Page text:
Phil’s Take on Best Picks: Tyler O’Neill (21), Jonathan India (23), Ryan Mountcastle (24), Teoscar Hernandez (26), Corbin Burnes (28)
The hits became a lot rarer going into these rounds and through the rest of the draft, though these picks really helped out their respective teams and the misses were too many to mention. There were some young prospects drafted that have climbed up lists, but taking 16- and 17-year-olds that have never appeared stateside come with very high risk/reward. That is why teams that go all-in for prospects have a greater chance of having few pan out than many; it also allows other teams more good major leaguers and such a greater chance of being competitive, in the near term (at minimum). MLB teams have also seemed to adopt this strategy when trading their veterans; as opposed to one top prospect, they would rather have multiple lower level ones, spreading the risk, as it were.
Lastly, Corbin Burnes was a steal in round 28. Ryan Mountcastle is my pick to enter the first baseman five-some (Freeman, Guerrero Jr., Olson, Torkelson, Alonso) currently ranked outside the top five. Teoscar has been underrated two straight seasons, and now I worry he might be a bit overrated. But if another manager in your league still thinks he will fail, see if you can add him to your team.
Andrew’s Take on Best Picks: Shane McClanahan (30), Trevor Rogers (43), Gabriel Moreno (50), Anthony Volpe (50), Nick Pratto (62)
Some late round magic for picks panning out with Moreno, Volpe, and Pratto! There was some other goodies in there after the 50th round such as Oswald Peraza and MJ Melendez. Remember these picks were made two years ago!
My advice is don’t overthink! Make a educated decision/pick with whatever research you have available at the moment and move on. One of the strategies I tend to adopt when choosing prospects this late is where they are in relation to an organizations’ top-ten to -fifteen prospects and try to be closer around there, regardless of position. I will typically go with a player that is in a top-ten org ranking over the someone who is not.
Another thing I take into account is what type of investment these organizations have made on these players as in where they were drafted and/or signing over slot value. Obviously we’re all aware many high end picks fizzle out before they can reach the major leagues, however, it can be stated that McClanahan, Rodgers, Volpe, and Pratto were all first-round picks for their respective organizations.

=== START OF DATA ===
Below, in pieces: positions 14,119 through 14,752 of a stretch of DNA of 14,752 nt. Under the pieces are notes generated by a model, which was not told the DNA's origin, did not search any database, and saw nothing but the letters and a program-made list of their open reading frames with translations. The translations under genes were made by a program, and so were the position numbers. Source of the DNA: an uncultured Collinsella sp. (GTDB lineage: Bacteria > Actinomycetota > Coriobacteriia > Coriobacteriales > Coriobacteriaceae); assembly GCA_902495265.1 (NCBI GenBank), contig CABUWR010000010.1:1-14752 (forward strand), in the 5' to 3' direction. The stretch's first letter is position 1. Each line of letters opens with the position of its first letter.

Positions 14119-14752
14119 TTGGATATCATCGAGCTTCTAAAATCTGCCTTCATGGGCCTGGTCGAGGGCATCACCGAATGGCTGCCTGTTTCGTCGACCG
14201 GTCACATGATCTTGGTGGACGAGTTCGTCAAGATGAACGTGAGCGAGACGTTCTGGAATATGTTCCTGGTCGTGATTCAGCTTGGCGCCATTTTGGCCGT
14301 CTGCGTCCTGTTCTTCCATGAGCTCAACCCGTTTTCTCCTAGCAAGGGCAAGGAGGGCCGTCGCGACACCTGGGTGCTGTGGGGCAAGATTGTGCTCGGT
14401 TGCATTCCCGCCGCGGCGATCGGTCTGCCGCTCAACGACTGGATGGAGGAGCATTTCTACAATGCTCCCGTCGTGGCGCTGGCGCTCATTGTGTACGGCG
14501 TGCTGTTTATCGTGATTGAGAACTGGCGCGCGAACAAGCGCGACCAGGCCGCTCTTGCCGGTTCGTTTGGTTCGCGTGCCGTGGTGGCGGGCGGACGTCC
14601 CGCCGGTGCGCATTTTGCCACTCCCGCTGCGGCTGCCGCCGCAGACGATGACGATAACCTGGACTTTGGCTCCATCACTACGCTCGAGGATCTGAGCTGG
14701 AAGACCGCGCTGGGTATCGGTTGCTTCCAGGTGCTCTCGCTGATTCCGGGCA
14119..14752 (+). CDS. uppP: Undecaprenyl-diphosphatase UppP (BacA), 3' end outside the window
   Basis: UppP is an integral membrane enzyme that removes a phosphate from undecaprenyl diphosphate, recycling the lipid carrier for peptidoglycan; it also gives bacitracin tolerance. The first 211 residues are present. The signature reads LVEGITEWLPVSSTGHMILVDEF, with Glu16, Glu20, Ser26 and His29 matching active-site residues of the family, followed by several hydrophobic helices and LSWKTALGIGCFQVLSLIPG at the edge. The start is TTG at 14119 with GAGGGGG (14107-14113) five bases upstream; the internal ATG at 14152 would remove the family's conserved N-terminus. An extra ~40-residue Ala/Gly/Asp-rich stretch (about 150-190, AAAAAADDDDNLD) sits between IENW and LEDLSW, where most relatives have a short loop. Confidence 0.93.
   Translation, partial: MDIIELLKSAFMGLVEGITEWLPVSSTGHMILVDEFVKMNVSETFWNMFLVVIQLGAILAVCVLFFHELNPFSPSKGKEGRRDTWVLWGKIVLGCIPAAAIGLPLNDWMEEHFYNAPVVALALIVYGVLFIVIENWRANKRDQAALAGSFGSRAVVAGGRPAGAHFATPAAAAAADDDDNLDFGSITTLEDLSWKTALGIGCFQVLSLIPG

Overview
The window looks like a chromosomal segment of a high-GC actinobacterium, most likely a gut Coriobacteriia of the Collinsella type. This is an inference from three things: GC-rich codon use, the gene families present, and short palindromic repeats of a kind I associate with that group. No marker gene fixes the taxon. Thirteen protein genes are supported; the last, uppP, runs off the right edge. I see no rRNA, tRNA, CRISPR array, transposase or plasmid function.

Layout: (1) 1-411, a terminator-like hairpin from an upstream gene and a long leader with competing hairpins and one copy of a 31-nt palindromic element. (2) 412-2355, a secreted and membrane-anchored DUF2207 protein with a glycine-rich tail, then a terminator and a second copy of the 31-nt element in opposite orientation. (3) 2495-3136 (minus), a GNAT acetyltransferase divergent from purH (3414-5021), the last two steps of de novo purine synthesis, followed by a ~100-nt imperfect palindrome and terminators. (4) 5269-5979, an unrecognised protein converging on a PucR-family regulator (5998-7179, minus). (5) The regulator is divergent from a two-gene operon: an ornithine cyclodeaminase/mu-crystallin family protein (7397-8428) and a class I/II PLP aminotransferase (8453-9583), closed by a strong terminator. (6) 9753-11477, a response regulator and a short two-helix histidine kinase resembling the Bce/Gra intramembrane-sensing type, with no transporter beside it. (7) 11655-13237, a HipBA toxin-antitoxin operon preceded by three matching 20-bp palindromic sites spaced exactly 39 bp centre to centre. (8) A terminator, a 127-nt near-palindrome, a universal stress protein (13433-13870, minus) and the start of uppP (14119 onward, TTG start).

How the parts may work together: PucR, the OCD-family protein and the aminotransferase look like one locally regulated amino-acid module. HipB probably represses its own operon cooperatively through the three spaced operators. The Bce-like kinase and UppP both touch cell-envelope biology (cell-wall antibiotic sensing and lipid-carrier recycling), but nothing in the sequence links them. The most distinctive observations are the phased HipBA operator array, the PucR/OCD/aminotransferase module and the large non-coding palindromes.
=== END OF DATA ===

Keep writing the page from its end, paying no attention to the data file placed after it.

Phil’s Take on Best Picks: Shane McClanahan (30), Chris Bassitt (38), Trevor Rogers (43), Logan Webb (44), Anthony Volpe (50)
Once we got past round 35 or so, the next 30 rounds were a vast majority misses. That is more than half of the roster! Every team either took vets that are not playing much (or if at all anymore), or prospects so low on lists that they will most likely never come to fruition. So, these are not even dart throws, they are roster fillers. Noting that these guys are nothing more than roster fillers should allow you to drop them more easily for the hot player at the major or minor league level; sometimes we become attached to players for too long, since we drafted them based on our research, but do not make that mistake (as I have done before).
As such, these rounds point me toward choosing middle-relief pitching, especially in a league that uses holds and ratio statistics (this one uses K/BB); even though the turnover of usable relief pitchers can change drastically from season to season, these guys are usually available on the waiver wire, even in 16-20 team leagues, so misses hurt less. I remember frantically looking at each teams’ prospect lists, trying to decide which lowly rated prospect would be the most worthwhile, and in the long run it was unnecessary. The lesson here is that the guys taken after round 30 are going to be misses 90% of the time at best, so do not fret over who you take in these rounds, more than likely they will not be on your team in two seasons.
In the final part of the original series, I gave some Dynasty league set-up advice as well as my strategies when drafting a start-up dynasty league. I feel these still apply and can help you compete and remain competitive in your dynasty league, and is definitely worth a read (or re-read if you have read all the parts of the series, and if you have, I salute you!). Good luck out there this season!